12. The Ju/'hoansi Today

(A brief Summary)

Food for thought:
What is progress? Is progress defined as simply material, technological and industrial development where you see that people are getting richer? How about the implications which inevitably follow, such as environmental degradation or social changes? Are they considered negative externalities which are unimportant to determine a society's progress?
Ju/'Hoansi Today

Previously foragers which live peaceful lives, gathering nuts and berries who place high emphasis on the harmony of their tribe, these foragers have given in to the power of modernisation and have since, been 'manipulated' and transformed. Their Hxaro exchange had been disrupted by the introduction of 'cash', leading to more cash flow yet there were more poverty. The culture of sharing and 'joking' interpersonal relations have unfolded more interpersonal conflicts instead, fueled by vices likealcoholdrinking. Closer interactions with the state have developed more reliance and requirements from the state, its investment capital and development plans. The infrastructural development in the Dobe area improved as well, seeing more schools, administratives and service centres and amenities such as a piped water system which were built in order to lessen the reliance of the people to the environment but instead, rely on the state resources.


The rapid social changes within the 3 decades

Due to the installations of the various social insitutions, they Ju/'hoansi tribe has been transformed from their society of foragers to a society of small-holders who eked out a living by herding, farming and craft production, along with some hunting and gathering. More political voice was attempted to be given to theJu/'hoansi to enable them opportunities to participate in local affairs, yet their opinions were often disregarded by the emerging (local) Herero elites.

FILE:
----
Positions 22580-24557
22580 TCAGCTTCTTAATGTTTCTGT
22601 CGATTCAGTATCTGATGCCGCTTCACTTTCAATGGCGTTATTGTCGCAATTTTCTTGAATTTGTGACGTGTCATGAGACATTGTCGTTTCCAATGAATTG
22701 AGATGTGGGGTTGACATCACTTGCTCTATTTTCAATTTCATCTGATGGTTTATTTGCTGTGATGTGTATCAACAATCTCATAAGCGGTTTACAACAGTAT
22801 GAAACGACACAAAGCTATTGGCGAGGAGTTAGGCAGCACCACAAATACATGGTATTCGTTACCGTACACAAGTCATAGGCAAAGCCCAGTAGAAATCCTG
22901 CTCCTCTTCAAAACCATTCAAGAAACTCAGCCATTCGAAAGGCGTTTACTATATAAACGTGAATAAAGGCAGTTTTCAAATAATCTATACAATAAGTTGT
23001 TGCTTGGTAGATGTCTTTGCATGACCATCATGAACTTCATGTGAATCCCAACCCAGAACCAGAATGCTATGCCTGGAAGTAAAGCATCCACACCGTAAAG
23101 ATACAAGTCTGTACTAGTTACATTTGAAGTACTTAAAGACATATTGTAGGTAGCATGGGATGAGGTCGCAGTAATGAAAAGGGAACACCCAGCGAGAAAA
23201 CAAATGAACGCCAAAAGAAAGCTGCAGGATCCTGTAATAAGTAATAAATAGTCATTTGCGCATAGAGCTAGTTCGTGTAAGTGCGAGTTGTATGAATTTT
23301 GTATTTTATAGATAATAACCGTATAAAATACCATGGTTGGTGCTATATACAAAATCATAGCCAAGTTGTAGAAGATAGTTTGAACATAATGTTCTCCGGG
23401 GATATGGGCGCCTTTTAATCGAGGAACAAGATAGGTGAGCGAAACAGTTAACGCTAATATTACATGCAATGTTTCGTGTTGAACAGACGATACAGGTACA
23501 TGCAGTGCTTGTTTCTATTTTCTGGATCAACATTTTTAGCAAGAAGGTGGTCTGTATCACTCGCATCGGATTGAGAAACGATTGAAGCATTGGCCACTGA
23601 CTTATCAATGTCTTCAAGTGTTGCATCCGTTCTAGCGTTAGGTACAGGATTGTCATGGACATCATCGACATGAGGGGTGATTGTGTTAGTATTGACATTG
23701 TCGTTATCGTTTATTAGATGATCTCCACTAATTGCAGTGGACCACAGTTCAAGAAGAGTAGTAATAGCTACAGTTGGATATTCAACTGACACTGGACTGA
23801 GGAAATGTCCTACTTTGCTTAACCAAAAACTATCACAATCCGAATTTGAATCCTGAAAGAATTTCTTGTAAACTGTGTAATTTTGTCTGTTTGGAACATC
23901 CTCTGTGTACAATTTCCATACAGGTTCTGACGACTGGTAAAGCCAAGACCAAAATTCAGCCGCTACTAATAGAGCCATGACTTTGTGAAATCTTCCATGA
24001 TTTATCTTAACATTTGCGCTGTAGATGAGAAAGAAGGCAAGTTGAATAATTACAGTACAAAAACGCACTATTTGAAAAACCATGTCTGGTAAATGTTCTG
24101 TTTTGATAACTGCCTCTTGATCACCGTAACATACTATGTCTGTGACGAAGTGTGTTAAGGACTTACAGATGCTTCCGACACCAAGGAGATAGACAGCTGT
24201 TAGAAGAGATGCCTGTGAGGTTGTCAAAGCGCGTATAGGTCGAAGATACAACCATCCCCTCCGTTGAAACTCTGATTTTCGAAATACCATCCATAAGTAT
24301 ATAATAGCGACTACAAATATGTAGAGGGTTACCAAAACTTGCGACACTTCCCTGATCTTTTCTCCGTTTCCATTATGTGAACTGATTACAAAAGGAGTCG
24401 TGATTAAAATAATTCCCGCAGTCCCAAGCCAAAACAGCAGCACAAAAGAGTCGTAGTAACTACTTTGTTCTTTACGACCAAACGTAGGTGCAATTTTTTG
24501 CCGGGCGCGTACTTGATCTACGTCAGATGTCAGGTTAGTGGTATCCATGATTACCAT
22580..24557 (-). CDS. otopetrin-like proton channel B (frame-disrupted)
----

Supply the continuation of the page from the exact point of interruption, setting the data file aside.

The beehive-shaped grass huts were largely gone and replaced by semi permanent mull- walledhousesbehind makeshift stockades to keep out cattle. These evolving settlement patterns have separated previously circular, tight knitted villages into one- line houses which and scattered and filled with space between all of them. A symbolic shift from reliance on one another with that strong sense ofneighborlinessin the village has now shifted to reliance on one's property (in a form of herds) instead.
The way of life in terms of theJu/'hoansi's eating habits have changed as well. As a result in rearing animals like cattle, they rely more on animals now for their diet and food which replaced the healthy source of their calories which came from hunting and gathering. Hence, the rate of medical conditions heightened among people due to the shift in diet to encompass of more refined carbohydrates, heavier smoking, alcohol consumption and changes in lifestyle.Undoubtedly, theJu/'hoansi's hunting skills may have deteriorated due to the lower frequency of practicing their hunting skills. We can see that the increase of reliance on external factors such as the state resources which could possibly be disturbing because that will mean that the rate of survival of theJu/'hoansi people in their habitat in general is slowly decreasing..
Ju/'hoansi people's perceptions of gender and sexuality have changed as well. In the course of development, they have abandoned some of their traditional ways to suit a 'better standard of living' and presumably more promising ideals set by modernisation. No longer will you see them in skin clothings covering their privates barely and engaging inunrestrictedsexual engagements. They are transforming more and more similar to the 'white man' who first visited them..


Commentary








More pages